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Bishops worship under cashew tree, help in groundbreaking

LINK: Click to open full size version of image
A UMNS photo by Stephen Drachler

Missouri Bishop Robert Schnase lays the first blocks for a new church in Mozambique.
Nov. 13, 2006

By Stephen Drachler*

MAPUTO, Mozambique (UMNS) -- Worshippers at Catembe United Methodist Church know that a church is more than a building: they've never had one.

That will change in the next year or so. For years, the congregation has worshipped beneath a big cashew tree. With three United Methodist bishops participating in a service on Nov. 5, construction for a building began when the congregation laid the first pressure-formed building blocks into the ground.

Split into small groups, nearly 80 United Methodist bishops, accompanied by spouses and others from around the globe, worshipped with 16 Mozambique congregations on Nov. 5. The bishops did not preach the sermon, but took part in worship, offering greetings and prayers.

At Catembe, Missouri Bishop Robert Schnase, whose conference has had a special relationship with Mozambique since 1986, had the honor of lowering the first blocks into a trench dug by hand in the sandy soil. The congregation worships in a poor neighborhood most easily accessed by ferry and a bumpy ride over winding dirt roads less than 10 miles from downtown Maputo.

LINK: Click to open full size version of image
A UMNS photo by Stephen Drachler

A large banner from Lafayette Park United Methodist Church in St. Louis, Mo. hangs from a cashew tree.
A large banner from the Lafayette Park United Methodist Church in St. Louis, Mo. proclaiming the spot as "Igreja Metodista Unida Catembe," (Catembe United Methodist Church) hung from limbs of the tree. The two congregations are partners in the Missouri-Mozambique Initiative.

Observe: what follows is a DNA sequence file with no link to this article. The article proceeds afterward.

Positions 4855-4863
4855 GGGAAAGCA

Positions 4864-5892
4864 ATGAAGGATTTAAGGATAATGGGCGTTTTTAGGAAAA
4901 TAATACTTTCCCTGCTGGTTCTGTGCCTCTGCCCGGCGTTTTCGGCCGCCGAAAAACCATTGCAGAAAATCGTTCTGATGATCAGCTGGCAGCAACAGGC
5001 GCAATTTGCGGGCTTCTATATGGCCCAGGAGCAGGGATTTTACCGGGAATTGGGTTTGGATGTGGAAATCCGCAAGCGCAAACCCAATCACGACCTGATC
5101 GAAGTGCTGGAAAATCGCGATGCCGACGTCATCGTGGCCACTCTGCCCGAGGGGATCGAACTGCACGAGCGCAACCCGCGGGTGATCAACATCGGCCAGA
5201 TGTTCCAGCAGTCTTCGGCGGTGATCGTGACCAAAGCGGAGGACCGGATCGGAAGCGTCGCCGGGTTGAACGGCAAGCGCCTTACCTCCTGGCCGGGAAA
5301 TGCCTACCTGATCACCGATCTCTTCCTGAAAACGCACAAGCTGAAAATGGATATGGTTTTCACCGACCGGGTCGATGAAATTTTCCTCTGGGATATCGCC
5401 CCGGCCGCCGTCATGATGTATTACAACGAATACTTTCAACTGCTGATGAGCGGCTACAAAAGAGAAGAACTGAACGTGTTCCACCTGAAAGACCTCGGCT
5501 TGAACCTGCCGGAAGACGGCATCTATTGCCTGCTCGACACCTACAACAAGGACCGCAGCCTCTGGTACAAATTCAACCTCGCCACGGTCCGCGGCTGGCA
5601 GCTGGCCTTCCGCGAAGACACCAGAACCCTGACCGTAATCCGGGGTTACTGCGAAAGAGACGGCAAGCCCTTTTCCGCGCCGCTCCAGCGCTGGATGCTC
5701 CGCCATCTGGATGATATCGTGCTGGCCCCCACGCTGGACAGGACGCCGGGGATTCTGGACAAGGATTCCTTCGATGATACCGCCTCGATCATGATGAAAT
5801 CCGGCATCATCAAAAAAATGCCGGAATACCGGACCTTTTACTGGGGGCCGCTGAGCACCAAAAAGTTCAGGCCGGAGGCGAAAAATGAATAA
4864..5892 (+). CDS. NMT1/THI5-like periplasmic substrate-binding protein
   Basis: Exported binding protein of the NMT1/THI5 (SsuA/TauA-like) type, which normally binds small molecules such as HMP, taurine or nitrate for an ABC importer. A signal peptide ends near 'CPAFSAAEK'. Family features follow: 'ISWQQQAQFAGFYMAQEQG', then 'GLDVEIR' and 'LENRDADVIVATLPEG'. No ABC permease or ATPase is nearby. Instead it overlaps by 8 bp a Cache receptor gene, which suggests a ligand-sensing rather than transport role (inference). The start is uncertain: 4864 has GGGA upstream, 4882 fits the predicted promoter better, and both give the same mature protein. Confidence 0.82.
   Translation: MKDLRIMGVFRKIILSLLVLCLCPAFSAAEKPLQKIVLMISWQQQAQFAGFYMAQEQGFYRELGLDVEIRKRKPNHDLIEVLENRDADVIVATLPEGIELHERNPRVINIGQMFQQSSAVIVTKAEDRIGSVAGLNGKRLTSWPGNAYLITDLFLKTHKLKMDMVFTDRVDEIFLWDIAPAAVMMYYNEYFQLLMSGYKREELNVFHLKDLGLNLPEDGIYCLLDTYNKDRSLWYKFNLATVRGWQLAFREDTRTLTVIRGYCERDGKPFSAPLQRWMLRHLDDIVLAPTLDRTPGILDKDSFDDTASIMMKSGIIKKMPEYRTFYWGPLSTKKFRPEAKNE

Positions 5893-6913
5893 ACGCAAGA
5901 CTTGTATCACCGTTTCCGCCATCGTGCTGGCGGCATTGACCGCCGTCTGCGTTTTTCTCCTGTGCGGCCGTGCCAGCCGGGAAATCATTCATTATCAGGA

In St. Louis, a number of Lafayette Park members got up in the middle of the night to pray for their partners in Mozambique. At 10 a.m., the same time that Catembe United Methodist Church had worshipped in Mozambique eight hours earlier, Lafayette Park saw its presence in ministry half a world away through downloaded photographs.

Many of Catembe's worshippers live in wood and straw huts. They pump water from community wells and most homes have no electricity. Goats tied to trees and bushes graze on tall grass throughout the neighborhood.

About two dozen women cooked a celebratory feast of goat, chicken, prawns, rice, bean stew, vegetables, cassava and sadza, a bread-like staple, on fires built in long trenches.

"We are moving from worshipping under this cashew tree to laying the first stone today," said the church's pastor, the Rev. Paulo Saubino, during the opening of the worship service. "I was happy when they told me ‘let us go to the house of the Lord.'"

LINK: Click to open full size version of image
A UMNS photo by Stephen Drachler

Worshippers gather under a large cashew tree, site of Catembe United Methodist Church in Mozambique.
Looking at the bishops and other visitors sitting in blue and green resin lawn chairs under the tarp, Saubino said "next time when you come, we will have a church building. You will have a difficult time getting a place to sit." He explained that every congregation in Mozambique has two budgets: one for finances and one for saving souls.

Worshippers walked from beneath the tree to a nearby field for the laying of the first construction blocks. After Schnase lowered the first blocks into the trench, the Rev. Arlindo Romão, the district superintendent, invited Bishops Max Whitfield of New Mexico and Alfred Gwinn of North Carolina to shovel cement onto them. Then other visitors and leaders of the congregation shoveled cement onto the blocks.

These blocks will serve as a cornerstone of sorts. A bible wrapped in plastic was placed between the square of blocks. Romão said the square will be beneath the church's floor as the building is built.

"This floor will be built on the book of God," he said through a translator.

*Drachler is the public information officer for the Council of Bishops.

News media contact: Linda Green, (615) 742-5470 or

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